My iPod nano does draw some comments. Since I got the nano lanyard and started wearing the nano around my neck, people have stopped me and asked what it is – the reaction is much like the iPod nano TV add. But since the nano can be used to break the ice – it’s a good opportunity do some switching evangelism.
Yesterday a guy stopped me when I was leaving the Ungemesse 2005. He had eyeballed my nano, and wanted to hear more about it, like price etc. After talking to him about the nano, I began pitching switching. Being an educated man – obviously working with music and photography – he did of course know about Macs, but his main complaint is that Macs aren’t SU (Statens Uddannelsstøtte – a Government grant for education) friendly.
But he also complained that one of his buddies – a Mac user – had problems exchanging documents with him. The problem, as usually, being the use of the de-facto standard, the Microsoft Word document format. So I told him about OpenOffice.org, that it runs on both Mac and Windows, and that it can handle Word documents.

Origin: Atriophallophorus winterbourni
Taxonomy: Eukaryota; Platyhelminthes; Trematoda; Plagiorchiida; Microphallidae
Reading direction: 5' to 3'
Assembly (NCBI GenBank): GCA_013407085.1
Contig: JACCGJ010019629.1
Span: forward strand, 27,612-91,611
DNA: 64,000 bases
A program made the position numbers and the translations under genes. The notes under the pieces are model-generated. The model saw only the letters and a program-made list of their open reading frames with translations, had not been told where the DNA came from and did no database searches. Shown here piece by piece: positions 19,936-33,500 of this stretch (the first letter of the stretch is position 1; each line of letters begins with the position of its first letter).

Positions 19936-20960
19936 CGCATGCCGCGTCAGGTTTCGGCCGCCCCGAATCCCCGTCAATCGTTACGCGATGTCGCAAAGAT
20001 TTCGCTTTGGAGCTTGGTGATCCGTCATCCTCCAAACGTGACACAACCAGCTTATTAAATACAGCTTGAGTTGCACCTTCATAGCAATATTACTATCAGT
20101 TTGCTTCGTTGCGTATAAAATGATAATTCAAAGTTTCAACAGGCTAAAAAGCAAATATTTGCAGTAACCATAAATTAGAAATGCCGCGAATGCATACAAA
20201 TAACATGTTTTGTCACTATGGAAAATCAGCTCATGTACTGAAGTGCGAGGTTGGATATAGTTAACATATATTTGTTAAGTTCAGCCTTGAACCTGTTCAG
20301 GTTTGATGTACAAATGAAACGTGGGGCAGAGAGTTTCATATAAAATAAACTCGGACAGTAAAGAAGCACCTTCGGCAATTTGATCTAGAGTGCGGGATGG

There is so much to be done pushing OpenOffice.org as the credible alternative it is these days. Needless to say, the guy I talked to, was using a “Jolly Roger” copy of Microsoft Office on his PC.
I also tried to push Linux, but the reputation of being too difficult/neerdy seems to run rampant.
Conclusion – people are warming up to Mac, but since they have lots of problems exchanging Microsoft Word documents, they end up buying PCs and they run stolen software.
Picthing Linux however, is a different case – nobody believes that it is a credible alternative. Let’s hope that projects like the Linux powered MIT $100 Laptop will help improving the public interest in, and spread of, Linux, and ultimately shed it of it’s undeserved geeky reputation.